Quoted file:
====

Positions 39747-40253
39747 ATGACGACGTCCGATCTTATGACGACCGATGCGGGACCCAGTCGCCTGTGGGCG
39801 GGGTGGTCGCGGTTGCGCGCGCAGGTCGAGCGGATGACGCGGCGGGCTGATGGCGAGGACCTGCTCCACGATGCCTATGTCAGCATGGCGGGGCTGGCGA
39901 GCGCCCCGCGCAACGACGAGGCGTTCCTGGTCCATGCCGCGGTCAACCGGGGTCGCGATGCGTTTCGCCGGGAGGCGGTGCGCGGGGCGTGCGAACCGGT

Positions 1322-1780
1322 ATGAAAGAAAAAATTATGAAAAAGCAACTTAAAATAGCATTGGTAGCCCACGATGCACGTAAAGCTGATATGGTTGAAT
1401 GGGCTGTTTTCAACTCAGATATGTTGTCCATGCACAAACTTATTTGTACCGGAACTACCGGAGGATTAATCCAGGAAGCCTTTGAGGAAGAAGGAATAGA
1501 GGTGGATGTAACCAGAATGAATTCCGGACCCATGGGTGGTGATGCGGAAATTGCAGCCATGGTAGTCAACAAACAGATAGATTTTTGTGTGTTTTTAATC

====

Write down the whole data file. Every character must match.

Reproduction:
Positions 39747-40253
39747 ATGACGACGTCCGATCTTATGACGACCGATGCGGGACCCAGTCGCCTGTGGGCG
39801 GGGTGGTCGCGGTTGCGCGCGCAGGTCGAGCGGATGACGCGGCGGGCTGATGGCGAGGACCTGCTCCACGATGCCTATGTCAGCATGGCGGGGCTGGCGA
39901 GCGCCCCGCGCAACGACGAGGCGTTCCTGGTCCATGCCGCGGTCAACCGGGGTCGCGATGCGTTTCGCCGGGAGGCGGTGCGCGGGGCGTGCGAACCGGT

Positions 1322-1780
1322 ATGAAAGAAAAAATTATGAAAAAGCAACTTAAAATAGCATTGGTAGCCCACGATGCACGTAAAGCTGATATGGTTGAAT
1401 GGGCTGTTTTCAACTCAGATATGTTGTCCATGCACAAACTTATTTGTACCGGAACTACCGGAGGATTAATCCAGGAAGCCTTTGAGGAAGAAGGAATAGA
1501 GGTGGATGTAACCAGAATGAATTCCGGACCCATGGGTGGTGATGCGGAAATTGCAGCCATGGTAGTCAACAAACAGATAGATTTTTGTGTGTTTTTAATC